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Chapter: Mechanical : Total Quality Management (TQM) : TQM Tools & Techniques

Benchmarking process

The benchmarking process consists of following phases:

Benchmarking process


The benchmarking process consists of following phases:


1. Planning.

The essential steps are those of any plan development: what, who and how. What is to be benchmarked?‖ Every function of an organization has or delivers a  product or output. Benchmarking is appropriate for any output of a process or function, whether it‗s a physical good, an order, a shipment, an invoice, a service or a report.


To whom or what will we compare? Business-to-business, direct competitors are certainly prime candidates to benchmark. But they are not the only targets. Benchmarking must be conducted against the best companies and business functions regardless of where they exist.


How will the data be collected? There‗s no one way to conduct benchmarking investigations. There‗s an infinite variety of ways to obtain required data – and most of the data you‗ll need are


readily and publicly available. Recognize that benchmarking is a process not only of deriving quantifiable goals and targets, but more importantly, it‗s the process of investigating and documenting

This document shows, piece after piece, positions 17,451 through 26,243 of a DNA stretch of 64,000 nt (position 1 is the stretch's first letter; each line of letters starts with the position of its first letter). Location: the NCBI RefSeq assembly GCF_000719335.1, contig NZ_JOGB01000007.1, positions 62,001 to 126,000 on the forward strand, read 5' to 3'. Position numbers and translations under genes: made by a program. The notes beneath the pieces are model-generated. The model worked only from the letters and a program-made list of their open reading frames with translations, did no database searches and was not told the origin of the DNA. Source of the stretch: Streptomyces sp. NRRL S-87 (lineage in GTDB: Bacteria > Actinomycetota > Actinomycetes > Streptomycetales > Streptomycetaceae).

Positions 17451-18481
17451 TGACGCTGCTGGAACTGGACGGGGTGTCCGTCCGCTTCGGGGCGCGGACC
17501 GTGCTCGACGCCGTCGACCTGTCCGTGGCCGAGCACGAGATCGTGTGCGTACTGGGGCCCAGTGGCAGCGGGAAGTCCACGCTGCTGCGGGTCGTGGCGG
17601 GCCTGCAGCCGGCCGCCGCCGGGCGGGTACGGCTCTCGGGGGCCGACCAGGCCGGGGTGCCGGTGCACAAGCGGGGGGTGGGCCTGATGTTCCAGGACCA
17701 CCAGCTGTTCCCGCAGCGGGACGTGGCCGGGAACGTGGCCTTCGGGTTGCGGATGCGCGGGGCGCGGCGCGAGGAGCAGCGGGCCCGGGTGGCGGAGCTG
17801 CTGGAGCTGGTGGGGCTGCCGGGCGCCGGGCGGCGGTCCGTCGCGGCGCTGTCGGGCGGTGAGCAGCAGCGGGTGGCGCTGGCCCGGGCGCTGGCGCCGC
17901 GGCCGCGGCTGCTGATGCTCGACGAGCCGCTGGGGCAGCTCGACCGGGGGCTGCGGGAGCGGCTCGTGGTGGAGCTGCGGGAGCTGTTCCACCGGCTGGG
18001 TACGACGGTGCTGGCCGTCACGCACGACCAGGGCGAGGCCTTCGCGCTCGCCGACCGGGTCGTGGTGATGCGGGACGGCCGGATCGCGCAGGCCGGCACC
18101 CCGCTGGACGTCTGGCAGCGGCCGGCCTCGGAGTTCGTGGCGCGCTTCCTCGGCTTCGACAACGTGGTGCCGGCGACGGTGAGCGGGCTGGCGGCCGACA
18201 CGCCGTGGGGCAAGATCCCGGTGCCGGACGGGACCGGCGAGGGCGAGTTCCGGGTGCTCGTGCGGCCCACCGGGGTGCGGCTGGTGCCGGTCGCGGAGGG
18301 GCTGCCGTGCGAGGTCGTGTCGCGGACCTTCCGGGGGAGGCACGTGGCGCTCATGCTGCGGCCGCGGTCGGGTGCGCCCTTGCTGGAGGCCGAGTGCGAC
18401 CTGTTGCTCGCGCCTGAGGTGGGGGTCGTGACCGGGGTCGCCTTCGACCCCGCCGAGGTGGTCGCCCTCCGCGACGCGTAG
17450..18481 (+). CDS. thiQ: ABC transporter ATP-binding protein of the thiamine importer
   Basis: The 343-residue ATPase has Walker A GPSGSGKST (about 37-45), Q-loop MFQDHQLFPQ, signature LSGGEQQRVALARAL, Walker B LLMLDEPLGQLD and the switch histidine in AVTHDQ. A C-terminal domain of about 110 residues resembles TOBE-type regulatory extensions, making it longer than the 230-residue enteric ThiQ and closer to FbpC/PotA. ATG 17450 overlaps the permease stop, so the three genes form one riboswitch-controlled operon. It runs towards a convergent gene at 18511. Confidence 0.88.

the best industry practices, which can help you achieve goals and targets.


2. Analysis.


The analysis phase must involve a careful understanding of your current process and practices, as well as those of the organizations being benchmarked. What is desired is an understanding of internal performance on which to assess strengths and weaknesses. Ask:

Answers to these questions will define the dimensions of any performance gap: negative, positive or parity. The gap provides an objective basis on which to act—to close the gap or capitalize on any advantage your organization has.

3.  Integration.


Integration is the process of using benchmark findings to set operational targets for change. It involves careful planning to incorporate new practices in the operation and to ensure benchmark findings are incorporated in all formal planning processes.

Steps include:


Gain operational and management acceptance of benchmark findings. Clearly and convincingly demonstrate findings as correct and based on substantive data.

Develop action plans.


Communicate findings to all organizational levels to obtain support, commitment and ownership.

4. Action.


Convert benchmark findings, and operational principles based on them, to specific actions to be taken. Put in place a periodic measurement and assessment of achievement. Use the creative talents of the people who actually perform work tasks to determine how the findings can be incorporated into the work processes. Any plan for change also should contain milestones for updating the benchmark findings, and an ongoing reporting mechanism. Progress toward benchmark findings must be reported to all employees. 5. Maturity. Maturity will be reached when best industry practices are incorporated in all business processes, thus ensuring superiority. Tests for superiority:

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